Are you familiar with Stephen R. Covey’s book The 7 Habits of Highly Effective People, which has sold more than 25 million copies since it was published in 1989? And perhaps the sequel, The 8th Habit: From Effectiveness to Greatness? Okay, here’s a bit of corporate history that probably passed you by but that’s nonetheless important to the story: Franklin Quest, the company best known for its planners, bought the Covey Leadership Center in 1997 to form FranklinCovey. FranklinCovey is today a publicly listed (NYSE: FC) global professional services firm and specialty retailer selling training and productivity tools to individuals and organizations. Its clients have included 90% of the Fortune 100 and more than 75% of the Fortune 500. It holds the copyright to this book.
The three authors—Kory Kogon, Adam Merrill, and Leena Rinne—are all affiliated with FranklinCovey. Kogon, the company’s Global Practice Leader for Productivity, has already co-authored two other FranklinCovey books. Advanced praise for the book, blazoned on the cover of the uncorrected proofs, comes from New York Times bestselling author Sean Covey. As you should begin to understand by now, The 5 Choices: The Path to Extraordinary Productivity, published by Simon & Schuster (who also published Stephen Covey’s books), was written in-house as part of the firm’s productivity suite.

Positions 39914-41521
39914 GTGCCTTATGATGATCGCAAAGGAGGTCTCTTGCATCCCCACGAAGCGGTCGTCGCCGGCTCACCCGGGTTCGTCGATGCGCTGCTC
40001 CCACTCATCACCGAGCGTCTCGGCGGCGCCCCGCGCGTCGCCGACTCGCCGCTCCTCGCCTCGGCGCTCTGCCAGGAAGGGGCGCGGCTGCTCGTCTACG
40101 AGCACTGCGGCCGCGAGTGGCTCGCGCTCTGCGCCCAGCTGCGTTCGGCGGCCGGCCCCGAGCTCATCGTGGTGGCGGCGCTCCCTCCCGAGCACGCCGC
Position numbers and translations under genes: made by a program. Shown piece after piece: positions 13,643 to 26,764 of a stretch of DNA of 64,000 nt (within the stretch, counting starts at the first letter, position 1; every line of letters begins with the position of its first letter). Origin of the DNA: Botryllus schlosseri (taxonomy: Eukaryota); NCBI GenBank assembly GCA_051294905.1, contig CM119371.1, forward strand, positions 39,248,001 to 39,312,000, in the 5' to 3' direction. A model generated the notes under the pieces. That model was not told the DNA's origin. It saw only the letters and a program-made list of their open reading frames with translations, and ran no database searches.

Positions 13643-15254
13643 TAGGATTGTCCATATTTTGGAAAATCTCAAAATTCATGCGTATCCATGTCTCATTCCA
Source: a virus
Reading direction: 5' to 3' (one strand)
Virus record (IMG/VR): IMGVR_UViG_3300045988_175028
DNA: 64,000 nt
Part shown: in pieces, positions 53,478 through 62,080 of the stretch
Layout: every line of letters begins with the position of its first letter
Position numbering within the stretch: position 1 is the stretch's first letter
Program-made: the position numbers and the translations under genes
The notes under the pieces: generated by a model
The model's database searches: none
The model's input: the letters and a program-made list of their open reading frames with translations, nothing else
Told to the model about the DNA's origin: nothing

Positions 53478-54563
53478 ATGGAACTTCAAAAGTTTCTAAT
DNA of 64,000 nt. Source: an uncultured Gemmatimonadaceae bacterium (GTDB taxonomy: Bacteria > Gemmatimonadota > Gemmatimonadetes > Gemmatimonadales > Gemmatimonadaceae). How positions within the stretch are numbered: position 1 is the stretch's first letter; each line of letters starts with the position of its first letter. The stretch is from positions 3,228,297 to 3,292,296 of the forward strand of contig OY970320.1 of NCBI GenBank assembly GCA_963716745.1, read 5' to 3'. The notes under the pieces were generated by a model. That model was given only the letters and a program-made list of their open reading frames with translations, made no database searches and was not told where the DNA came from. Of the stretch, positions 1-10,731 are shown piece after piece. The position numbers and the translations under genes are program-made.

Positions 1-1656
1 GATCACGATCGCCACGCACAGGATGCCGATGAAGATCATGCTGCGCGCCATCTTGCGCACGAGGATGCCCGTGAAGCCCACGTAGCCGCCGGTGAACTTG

So, after all this background, what does the book actually promise? Its claim is straightforward: to achieve extraordinary productivity you need to make the correct five choices in three areas: decision management, attention management, and energy management. When making a decision, act on the important and go for the extraordinary, don’t react to the urgent or settle for the ordinary. With respect to attention, schedule the big rocks, don’t sort gravel, and rule your technology, don’t let it rule you. As for energy, fuel your fire, don’t burn out. The combination of high-value decisions, focused attention, and high energy will yield extraordinary productivity.